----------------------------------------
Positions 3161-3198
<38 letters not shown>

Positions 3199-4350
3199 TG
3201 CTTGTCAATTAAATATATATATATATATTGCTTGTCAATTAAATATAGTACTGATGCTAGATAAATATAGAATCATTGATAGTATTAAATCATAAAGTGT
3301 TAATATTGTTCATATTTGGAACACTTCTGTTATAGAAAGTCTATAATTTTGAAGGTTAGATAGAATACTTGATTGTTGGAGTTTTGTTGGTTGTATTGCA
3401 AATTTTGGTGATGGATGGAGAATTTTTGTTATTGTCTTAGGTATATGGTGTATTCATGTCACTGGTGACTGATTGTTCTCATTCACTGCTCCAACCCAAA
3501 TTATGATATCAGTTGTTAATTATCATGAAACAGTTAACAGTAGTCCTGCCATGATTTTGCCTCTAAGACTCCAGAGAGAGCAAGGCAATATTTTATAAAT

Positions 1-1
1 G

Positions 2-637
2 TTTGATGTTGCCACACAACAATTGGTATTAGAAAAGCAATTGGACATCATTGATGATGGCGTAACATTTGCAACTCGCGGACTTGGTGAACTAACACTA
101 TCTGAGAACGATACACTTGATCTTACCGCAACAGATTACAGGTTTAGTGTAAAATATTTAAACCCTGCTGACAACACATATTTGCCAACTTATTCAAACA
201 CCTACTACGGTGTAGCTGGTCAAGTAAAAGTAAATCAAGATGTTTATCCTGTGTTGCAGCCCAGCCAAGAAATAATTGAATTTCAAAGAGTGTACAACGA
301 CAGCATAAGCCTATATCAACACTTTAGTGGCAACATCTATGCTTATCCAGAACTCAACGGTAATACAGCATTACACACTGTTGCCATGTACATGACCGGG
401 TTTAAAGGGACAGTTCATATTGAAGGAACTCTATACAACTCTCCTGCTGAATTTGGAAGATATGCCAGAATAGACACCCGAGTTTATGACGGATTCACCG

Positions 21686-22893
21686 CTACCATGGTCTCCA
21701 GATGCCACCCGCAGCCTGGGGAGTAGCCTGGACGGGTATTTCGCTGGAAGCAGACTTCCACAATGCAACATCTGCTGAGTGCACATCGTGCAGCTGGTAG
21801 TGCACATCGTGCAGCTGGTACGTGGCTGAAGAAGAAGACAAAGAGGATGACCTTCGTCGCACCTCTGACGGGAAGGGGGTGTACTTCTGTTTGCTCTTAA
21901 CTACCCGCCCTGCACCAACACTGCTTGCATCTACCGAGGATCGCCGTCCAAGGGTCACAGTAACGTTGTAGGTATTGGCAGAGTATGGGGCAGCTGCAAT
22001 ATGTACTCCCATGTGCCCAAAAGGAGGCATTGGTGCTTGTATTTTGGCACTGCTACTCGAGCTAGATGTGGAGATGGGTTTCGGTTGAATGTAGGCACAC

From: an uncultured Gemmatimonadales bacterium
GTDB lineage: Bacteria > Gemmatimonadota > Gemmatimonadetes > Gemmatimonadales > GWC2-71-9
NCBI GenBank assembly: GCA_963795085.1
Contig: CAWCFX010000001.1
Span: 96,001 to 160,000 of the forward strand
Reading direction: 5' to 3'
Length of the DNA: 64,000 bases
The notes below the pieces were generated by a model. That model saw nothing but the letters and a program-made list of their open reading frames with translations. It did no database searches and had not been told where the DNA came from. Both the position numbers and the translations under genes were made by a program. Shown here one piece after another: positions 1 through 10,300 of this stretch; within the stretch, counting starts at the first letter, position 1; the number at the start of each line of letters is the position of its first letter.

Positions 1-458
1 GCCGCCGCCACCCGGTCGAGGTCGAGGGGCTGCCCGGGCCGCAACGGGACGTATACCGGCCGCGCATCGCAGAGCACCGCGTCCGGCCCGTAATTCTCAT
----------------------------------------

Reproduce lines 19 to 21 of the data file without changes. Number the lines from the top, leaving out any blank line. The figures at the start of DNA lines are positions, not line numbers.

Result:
21701 GATGCCACCCGCAGCCTGGGGAGTAGCCTGGACGGGTATTTCGCTGGAAGCAGACTTCCACAATGCAACATCTGCTGAGTGCACATCGTGCAGCTGGTAG
21801 TGCACATCGTGCAGCTGGTACGTGGCTGAAGAAGAAGACAAAGAGGATGACCTTCGTCGCACCTCTGACGGGAAGGGGGTGTACTTCTGTTTGCTCTTAA
21901 CTACCCGCCCTGCACCAACACTGCTTGCATCTACCGAGGATCGCCGTCCAAGGGTCACAGTAACGTTGTAGGTATTGGCAGAGTATGGGGCAGCTGCAAT